Letter: Creating more work for all to share

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The Independent Online
Sir: Dr John Philpott is quite right to emphasise the need for political action to deal with unemployment (Letters, 17 March). The cost to the nation of each unemployed person is an annual pounds 9,000, as the then Secretary of State confirmed a year ago. Yet there is no shortage of work that people would like to see done: one has only to observe the deteriorating state of our roads to know this. We need to find a better way of spending this pounds 9,000.

Past experience suggests that no conceivable improvement in economic growth will be sufficient by itself to solve the problem. This leaves two ways of dealing with unemployment: job creation and work-sharing.

Job creation can be achieved by infrastructure spending. However, it would also be possible to spend at least some of the pounds 9,000 on encouraging the creation of jobs in another way. A recent paper from Gli Amici - a group of senior personnel professionals - has revived a proposal made some 12 years ago by the Institute of Personnel Management: a subsidy to encourage real jobs in the companies and public bodies which already exist to provide the goods and services that people want. The Government's Workstart scheme is a limited form of this.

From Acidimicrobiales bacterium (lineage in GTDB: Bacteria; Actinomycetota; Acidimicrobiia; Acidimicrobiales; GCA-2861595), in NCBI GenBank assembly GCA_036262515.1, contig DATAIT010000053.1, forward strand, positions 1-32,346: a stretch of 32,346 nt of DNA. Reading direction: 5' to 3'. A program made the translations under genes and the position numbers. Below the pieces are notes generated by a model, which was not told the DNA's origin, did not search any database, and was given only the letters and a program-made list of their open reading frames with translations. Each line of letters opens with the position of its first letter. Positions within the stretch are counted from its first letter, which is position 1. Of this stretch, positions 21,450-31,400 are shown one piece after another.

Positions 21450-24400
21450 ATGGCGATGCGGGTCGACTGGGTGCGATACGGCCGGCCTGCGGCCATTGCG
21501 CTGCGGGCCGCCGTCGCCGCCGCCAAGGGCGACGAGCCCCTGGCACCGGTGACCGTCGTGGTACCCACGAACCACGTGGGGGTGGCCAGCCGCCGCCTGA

A similar subsidy is also proposed to encourage work-sharing in its widest sense: not two people doing one job, but relatively small reductions in working hours so the overall total of people in work is increased. We do currently have the longest average working hours in Europe. This could be used instead of, or as well as, the work rationing proposed by Dr D. J. C. Cunningham (Letters, 17 March).

These actions need political will, because without the subsidy they would cost companies money, whereas the present solution - unemployment - is financed by the Government. The present solution is, in fact, a form of work-sharing: the majority work and pay for the others to do nothing. It must be the least productive and most socially damaging form of work-sharing that there is. It is curious that the present Secretary of State, David Hunt, has branded work-sharing as 'economically illiterate' when that is what the Government is doing.

Yours sincerely

D. J. BELL

Ware, Hertfordshire

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